Just the two of us
If you've never driven to Key West, you
really should do it at least once. Maybe
even twice. It's beautiful, and a driving
thrill. Driving down from Miami is quite
simple: Once you leave the mainland,
don't head right or left; just head south
until you reach "The Last Resort."
Some vacationers always fly to Miami
and then rent a car to drive to Key West,
but having made the drive a half dozen
times in my life, the next time I will fly one
of the commuter airlines that serves the
island. For the main reason. I can't wait to
Once on the island, relax—have a Pina
Colada and settle into the laid-back lifestyle. The restaurants and bars are great
and varied, and every lodging place offers
something different. It might be a couple
of upstairs rooms in someone's quaint, little Conch house or a full-service guest
resort or compound.
There's more than 50 gay places to stay.
Everybody's pocketbook can be accommodated. My favorite place is the Lighthouse
Court, a compound of restored Conch
houses nestled in lush tropical foliage. It
has it all: old charm, modern facilities,
pool and Jacuzzi, health club, bar, restaurant.
Another favorite of mine is the Lime
House, a smaller and more subdued guest-
Soaking up rays at Lighthouse Court
house. Owners Vern and Bill will pamper
you like royalty, A friend also recommends the Sea Isle and The Pines.
What's there to do in Key West besides
lying poolside soaking up rays and drinking Pina Coladas? The world-famous
Duval Street awaits your inspection and
strolling: Old renovated homes, museums,
theater, quaint ahops. artgalleries, restaurants and bars.
Ride a bike, snorkel in the blue Gulf, fish
or try your hand at sailing. For night-time
entertainment, there are dozens and
dozens of fine restaurants to chose from.
Enjoy a leisurely dinner under the stars
and watch the Key West world stroll by.
Then dance the night away at The Copa or
the Monster. A good cruise bar is 1 Saloon,
while Michael's attracts a piano-bar
The real Key West begins when the sun
goes down. A man strolls by with an
iguana on a leash. Mimes, jugglers, acrobats and magicians perform their feats.
Some people keep time to banjo pickin',
while others celebrate the jungle beat of
congo players. Peddlers sell homemade
banana bread and brownies.
You are watching the Mallory Square
rituals that accompany the world's greatest sunset. The incredible orange ball descends in a flash into the Gulf of Mexico
right before your very eyes. Applause,
please. And the hundreds of spectators do.
Ahh, Key West. It really is an atmosphere of almost sinful indulgence and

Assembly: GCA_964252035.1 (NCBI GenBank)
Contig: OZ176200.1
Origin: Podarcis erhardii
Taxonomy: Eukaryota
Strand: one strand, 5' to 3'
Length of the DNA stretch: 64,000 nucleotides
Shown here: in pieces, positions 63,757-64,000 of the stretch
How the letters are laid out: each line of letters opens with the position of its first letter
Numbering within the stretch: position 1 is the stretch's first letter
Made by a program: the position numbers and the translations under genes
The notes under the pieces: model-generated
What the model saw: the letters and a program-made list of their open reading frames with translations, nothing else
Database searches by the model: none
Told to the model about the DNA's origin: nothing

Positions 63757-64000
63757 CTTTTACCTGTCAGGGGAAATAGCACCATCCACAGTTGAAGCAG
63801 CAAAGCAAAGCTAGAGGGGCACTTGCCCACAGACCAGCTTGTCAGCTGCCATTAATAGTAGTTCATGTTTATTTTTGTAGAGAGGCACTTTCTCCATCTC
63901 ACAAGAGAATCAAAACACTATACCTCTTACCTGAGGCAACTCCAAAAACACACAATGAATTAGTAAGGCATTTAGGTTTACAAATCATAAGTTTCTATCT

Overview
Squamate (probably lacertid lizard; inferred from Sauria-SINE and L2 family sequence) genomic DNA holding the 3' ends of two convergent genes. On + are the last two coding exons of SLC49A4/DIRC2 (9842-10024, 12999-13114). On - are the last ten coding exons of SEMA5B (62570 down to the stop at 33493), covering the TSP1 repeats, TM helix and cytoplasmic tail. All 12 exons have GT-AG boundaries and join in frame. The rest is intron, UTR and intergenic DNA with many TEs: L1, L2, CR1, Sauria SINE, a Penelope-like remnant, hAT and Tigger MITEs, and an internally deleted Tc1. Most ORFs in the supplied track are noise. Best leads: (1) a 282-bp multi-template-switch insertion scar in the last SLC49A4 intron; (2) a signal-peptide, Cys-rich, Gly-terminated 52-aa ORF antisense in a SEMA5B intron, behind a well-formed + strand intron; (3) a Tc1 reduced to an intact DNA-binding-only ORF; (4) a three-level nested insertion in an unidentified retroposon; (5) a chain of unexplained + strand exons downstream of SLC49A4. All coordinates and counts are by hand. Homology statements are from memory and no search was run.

ease. Like Ernest Hemingway said,
"Reach into the past for a little peace and
Darn right, I'll be going back. Time and
time again. ^|.^.|.,^.t,.,||||||),((((^.|||||..|||||,.^.|^.|||||^.|||)^.|||^.IIIM
April 13,1984 / The Star 9
Pen Pal Scams
SAN FRANCISCO (IGNA) - Some gay
men, seeking to help other gays behind
bars, have recently found themselves the
victims of some scams involving altered
postal money orders. San Francisco Postal Inspector Mike McKim says that about
20 San Franciscans have reported being
taken by the schemes. McKim explains
how the scams usually work. A prisoner
will ask a "pen pal" to cash a post office
money order at a bank and give the money
to a friend of the convict's outside the prison. Invariably the money orders have
been altered to give them a higher value.
"The Postal Service finds out about it
when we get the altered money order from
the bank," said McKim. The bank will
charge the customer for the altered
amount and, by then, the money the victim gave to the convict's friend is long
One victim lost $20,000 in the scam and
national totals of the swindles are in the
hudnrds of thousands of dollars.
Letters from prisoners usually fill a
page of the Bay Area Reporter, San Francisco's largest gay newspaper, and the
page often carries a warning that readers
may be "exploited" by their prison pen
Paul Lorch, BAR editor, said he knew
some readers had been victimized, but
that most of the writers are just asking
"for another chance."
"Some of these people are good people—
they're kids in for drug busts," he said.
"It's pretty obvious you shouldn't go cashing checks for prisoners.'
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